Burundian Franc

Burundian Franc

The franc (ISO 4217 code is BIF) is the currency of Burundi. It is nominally subdivided into 100 centimes, although coins have never been issued in centimes since Burundi began issuing its own currency. Only during the period when Burundi used the Belgian Congo franc were centime coins issued.

Australian Dollar

Australian Dollar

The Australian dollar (sign: $; code: AUD) is the currency of the Commonwealth of Australia, including its external territories Christmas Island, Cocos (Keeling) Islands, and Norfolk Island, as well as the independent Pacific Island states of Kiribati, Nauru, Tonga, Tuvalu, and Vanuatu. The Australian dollar was legal tender of Papua New Guinea until 1 January 1976, when the Papua New Guinean kina became the sole legal tender. Within Australia, it is almost always abbreviated with the dollar sign ($), with A$ or AU$ sometimes used to distinguish it from other dollar-denominated currencies. It is subdivided into 100 cents. In 2016, the Australian dollar was the fifth most traded currency in the world, accounting for 6.9% of the world's daily share (down from 8.6% in 2013). It trades in the world foreign exchange markets behind the US dollar, the euro, the yen and the pound sterling. The Australian dollar is popular with currency traders, because of the comparatively high interest rates in Australia, the relative freedom of the foreign exchange market from government intervention, the general stability of Australia's economy and political system, and the prevailing view that the Australian dollar offers diversification benefits in a portfolio containing the major world currencies, especially because of its greater exposure to Asian economies and the commodities cycle. The currency is commonly referred to by foreign-exchange traders as the "Aussie dollar".

1320 Burundian Franc to Australian Dollar exchange rates chart

1320 BIF to AUD exchange rates graph
1320 BIF to AUD Spot rate – This is known more formally as the ‘interbank’ rate. It is the rate banks or large financial institutions charge each other when trading significant amounts of foreign currency. In the business, this is sometimes referred to as a ‘spot rate’. It is not the tourist rate and you cannot buy currency at this rate, as you are buying relatively small amounts of foreign currency. In everyday life it is the same as the difference between wholesale and retail prices. The rates shown in financial newspapers and in broadcast media are usually the interbank rates.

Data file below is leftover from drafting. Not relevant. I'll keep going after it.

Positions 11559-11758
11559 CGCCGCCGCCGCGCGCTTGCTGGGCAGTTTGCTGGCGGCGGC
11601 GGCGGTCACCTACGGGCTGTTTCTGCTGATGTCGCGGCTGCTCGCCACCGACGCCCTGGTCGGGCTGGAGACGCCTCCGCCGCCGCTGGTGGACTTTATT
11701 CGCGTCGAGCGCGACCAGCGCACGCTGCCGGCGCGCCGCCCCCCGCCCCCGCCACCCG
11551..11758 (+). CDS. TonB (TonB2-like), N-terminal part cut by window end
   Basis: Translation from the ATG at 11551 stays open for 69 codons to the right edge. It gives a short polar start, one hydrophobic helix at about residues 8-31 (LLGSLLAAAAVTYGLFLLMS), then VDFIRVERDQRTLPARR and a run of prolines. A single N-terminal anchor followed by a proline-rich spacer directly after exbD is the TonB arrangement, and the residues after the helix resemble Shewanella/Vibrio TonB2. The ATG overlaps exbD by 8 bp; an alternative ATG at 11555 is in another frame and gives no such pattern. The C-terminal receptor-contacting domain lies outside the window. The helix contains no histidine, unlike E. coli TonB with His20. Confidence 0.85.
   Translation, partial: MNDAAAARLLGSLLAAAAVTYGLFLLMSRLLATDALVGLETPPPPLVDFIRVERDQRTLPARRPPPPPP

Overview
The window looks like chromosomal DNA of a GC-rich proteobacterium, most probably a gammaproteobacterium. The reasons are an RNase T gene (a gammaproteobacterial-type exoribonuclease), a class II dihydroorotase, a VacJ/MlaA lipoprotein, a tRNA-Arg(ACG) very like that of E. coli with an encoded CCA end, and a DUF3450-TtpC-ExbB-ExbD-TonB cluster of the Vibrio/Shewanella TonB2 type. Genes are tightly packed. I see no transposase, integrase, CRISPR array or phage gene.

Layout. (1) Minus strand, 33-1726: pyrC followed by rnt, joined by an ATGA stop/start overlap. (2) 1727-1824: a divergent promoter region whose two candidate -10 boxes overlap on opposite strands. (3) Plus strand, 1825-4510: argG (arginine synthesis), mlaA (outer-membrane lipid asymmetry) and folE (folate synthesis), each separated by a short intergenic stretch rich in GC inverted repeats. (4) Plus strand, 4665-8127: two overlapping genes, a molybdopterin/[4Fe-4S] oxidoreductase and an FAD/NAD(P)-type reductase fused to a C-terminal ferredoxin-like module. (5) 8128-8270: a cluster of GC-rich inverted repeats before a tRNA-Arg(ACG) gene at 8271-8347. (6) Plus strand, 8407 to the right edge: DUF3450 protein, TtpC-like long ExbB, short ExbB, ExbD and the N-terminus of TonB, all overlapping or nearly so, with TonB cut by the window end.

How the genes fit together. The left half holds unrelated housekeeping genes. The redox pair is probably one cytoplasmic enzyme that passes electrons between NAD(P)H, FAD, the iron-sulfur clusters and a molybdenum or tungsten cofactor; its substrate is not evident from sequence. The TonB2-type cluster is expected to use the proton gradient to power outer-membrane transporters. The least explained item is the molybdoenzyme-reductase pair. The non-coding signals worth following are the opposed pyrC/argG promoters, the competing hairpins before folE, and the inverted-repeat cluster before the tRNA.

1320 BIF to AUD exchange rates table

Exchange BIF to AUD
1320 Burundian Franc = 1.028 Australian Dollar
2640 Burundian Franc = 2.056 Australian Dollar
6600 Burundian Franc = 5.139 Australian Dollar
13200 Burundian Franc = 10.279 Australian Dollar
Exchange Burundian Franc to Australian Dollar
1320 Burundian Franc to Australian Dollar Cross rate – This is the rate we give to customers who want to exchange currencies that do not involve the local currency. For example, if you want to exchange Australian dollars into US dollars.

1320 BIF to AUD exchange rates news

Foreign currency prices collapse on black market
Foreign currency prices collapse on black market

IWACU aims to give a voice to all voices of Burundi about politics, economics, society, justice, health, environment, culture, sport... IWACU English News follows the informations on Burundi and gives you the best of it.

about 1 month indicative negative
US Dollar Now Trading At Parity With The Swiss Franc

US Dollar now trading at parity with the Swiss Franc

8 months conditional neutral
Activists in Dakar Demand End to Colonial-era Currency

A change is unlikely, however, as there is no alternative to CFA franc in sight

over 1 year subjunctive neutral
Burundi: Acute Food Insecurity Situation July - September 2017 and Projection for October - December 2017

The current IPC analysis has counted 1.76 million people (18% of the Burundian population) in the humanitarian phase (IPC Phases 3 and 4). This reflects a slight improvement compared to the same period last year, with 3% of the population in Phase 4 in 2017, compared to 5% in 2016. The Imbo plain is the most affected and most vulnerable to food insecurity with 35% of the population in a food crisis and 4% in the emergency phase (IPC Phase 4) in 2017 B against 14% and 6% respectively in 2016B. The previous poor crop season left significant sequelae that even the good harvests of the 2017B season could not fully compensate, leading to a small increase in food security. The socio-economic crisis, which has become more pronounced since 2015, is increasingly affecting the livelihoods of households. Loss of economic opportunities, greater dependence on the market as prices continue to rise and erosion of purchasing power, make households' access to food ever more difficult.

over 1 year conditional neutral
Dollar gains, but outlook suggests weak trend

The dollar rose against the euro on Friday, boosted by technical factors after the single currency hit key resistance levels, even as the greenback's outlook remained bleak amid cautious signals from the Federal Reserve about further rate hikes.

6 days indicative negative
Key indicators from the Australian economy in 2018

There is little doubt that 2018 was a year of ups and downs in many sectors as worldwide volatility attempted to undermine what could otherwise have been a year of gains in certain areas.

17 days conditional neutral
Vital Signs: 35 extraordinary years. What the float of Australian dollar bought us

Floating the dollar 35 years ago was a leap into the unknown. Here's how it has served us well.

about 1 month conditional neutral

1320 BIF to AUD currency converter